Development of Eco-Efficient Smart Electronics for Anticounterfeiting and Shock Detection Based on Printable Inks
Printed electronics are expected to meet an increasing demand for improved functionality and autonomy of products in the context of Internet-of-Things. With this trend, the environmental performance of novel technologies is of growing importance.
The current study presents the life cycle assessment of two novel devices: an anticounterfeit label based on the electrochromic display and a shock-detection tag based on the piezoelectric sensor, designed for the use in packaging of pharmaceuticals and luxury items to improve the safety and accountability in the supply chain.
The devices are manufactured by means of energy-efficient printing techniques on a low-cost flexible and recyclable paper substrate. Comprehensive cradle-to-grave analysis contributes to industrial-scale energy and material life cycle inventories and identifies the main impact hotspots evaluated for a broad range of categories of the ReCiPe midpoint (H) impact assessment method.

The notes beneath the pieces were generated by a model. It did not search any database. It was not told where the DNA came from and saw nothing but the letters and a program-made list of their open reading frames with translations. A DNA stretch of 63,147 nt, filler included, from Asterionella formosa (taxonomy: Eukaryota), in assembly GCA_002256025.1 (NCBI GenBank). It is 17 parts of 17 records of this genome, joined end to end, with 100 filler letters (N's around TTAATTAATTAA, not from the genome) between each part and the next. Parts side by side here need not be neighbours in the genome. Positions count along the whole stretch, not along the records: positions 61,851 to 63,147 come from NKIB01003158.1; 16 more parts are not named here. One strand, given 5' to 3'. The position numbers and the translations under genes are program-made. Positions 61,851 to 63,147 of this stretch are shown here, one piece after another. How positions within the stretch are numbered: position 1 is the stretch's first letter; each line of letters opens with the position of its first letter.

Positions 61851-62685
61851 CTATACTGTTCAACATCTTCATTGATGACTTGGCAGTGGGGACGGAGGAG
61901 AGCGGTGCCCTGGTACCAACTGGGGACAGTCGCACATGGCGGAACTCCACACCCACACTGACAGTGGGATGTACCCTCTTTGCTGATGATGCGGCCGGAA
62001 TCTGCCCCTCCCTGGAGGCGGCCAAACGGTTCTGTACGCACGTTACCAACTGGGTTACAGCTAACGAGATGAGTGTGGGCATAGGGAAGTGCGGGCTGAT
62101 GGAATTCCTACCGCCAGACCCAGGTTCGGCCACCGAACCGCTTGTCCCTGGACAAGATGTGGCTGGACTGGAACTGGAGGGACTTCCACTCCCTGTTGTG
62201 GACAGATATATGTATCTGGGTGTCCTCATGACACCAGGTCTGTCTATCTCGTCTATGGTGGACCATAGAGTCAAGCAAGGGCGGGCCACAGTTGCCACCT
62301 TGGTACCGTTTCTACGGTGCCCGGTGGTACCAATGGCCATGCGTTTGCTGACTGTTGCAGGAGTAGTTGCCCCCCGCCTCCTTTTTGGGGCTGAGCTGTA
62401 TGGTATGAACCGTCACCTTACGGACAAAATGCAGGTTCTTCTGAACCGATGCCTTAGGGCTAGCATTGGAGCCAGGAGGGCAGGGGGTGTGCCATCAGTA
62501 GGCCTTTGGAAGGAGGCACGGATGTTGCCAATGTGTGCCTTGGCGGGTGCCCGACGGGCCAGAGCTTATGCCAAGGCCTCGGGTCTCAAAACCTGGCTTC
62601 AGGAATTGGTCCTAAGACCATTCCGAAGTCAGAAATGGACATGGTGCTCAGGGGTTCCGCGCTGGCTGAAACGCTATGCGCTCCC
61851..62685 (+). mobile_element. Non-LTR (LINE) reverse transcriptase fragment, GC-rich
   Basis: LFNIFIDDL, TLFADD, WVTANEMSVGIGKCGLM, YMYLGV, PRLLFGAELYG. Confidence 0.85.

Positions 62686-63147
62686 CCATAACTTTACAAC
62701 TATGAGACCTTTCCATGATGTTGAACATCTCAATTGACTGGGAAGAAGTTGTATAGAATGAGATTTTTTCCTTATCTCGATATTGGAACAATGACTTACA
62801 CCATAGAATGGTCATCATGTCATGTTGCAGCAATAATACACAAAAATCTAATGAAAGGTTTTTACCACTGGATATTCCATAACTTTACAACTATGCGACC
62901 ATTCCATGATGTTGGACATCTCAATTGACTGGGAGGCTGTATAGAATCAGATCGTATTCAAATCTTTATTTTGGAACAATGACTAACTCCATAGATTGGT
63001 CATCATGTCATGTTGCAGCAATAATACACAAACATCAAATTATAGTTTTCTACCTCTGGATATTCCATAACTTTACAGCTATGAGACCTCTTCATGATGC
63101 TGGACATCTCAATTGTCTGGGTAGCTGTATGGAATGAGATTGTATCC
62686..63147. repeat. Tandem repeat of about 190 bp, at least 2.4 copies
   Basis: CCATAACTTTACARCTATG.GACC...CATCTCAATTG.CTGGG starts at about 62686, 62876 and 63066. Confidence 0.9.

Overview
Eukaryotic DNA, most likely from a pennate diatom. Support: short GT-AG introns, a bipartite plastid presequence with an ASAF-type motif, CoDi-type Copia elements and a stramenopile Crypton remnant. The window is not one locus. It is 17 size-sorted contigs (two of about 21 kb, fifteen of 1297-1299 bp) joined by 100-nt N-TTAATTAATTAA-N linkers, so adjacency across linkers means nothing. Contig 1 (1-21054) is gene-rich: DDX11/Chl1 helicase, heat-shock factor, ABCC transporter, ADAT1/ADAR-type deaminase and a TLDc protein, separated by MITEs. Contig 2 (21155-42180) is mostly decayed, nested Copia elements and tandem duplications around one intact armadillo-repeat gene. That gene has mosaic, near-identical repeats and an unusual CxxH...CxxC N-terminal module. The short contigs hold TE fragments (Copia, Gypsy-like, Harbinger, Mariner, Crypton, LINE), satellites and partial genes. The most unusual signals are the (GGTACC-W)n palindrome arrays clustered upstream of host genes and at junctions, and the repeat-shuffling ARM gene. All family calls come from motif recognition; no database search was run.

Results show that major impact burdens are associated with the near-field communication chip and radio-frequency identification antenna, while the impacts of solvents, process energy, electrochromic display/piezoelectric sensor, Li-ion battery, and substrate are comparatively small. In terms of their global warming potential, both the anticounterfeit label and shock-detection tag embody around 0.23 kg of CO2-equiv.
Observations of these initial findings led to the development of several scenarios for the reduction of impacts of RFID antenna involving the flexography printing technique and substituting the silver ink with a copper-based nanoparticle ink. The development and investigation of these scenarios involved dedicated experimental work to reach a proof-of-concept and establish preliminary data necessary for modeling. Both scenarios result in a significant reduction of impacts particularly in toxicity-related categories and could play a significant role in the reduction of environmental impacts of new devices.
We have also shown that the choice of the substrate has a small influence on the overall impacts of devices and that the paper substrate appears preferable in comparison with PET.
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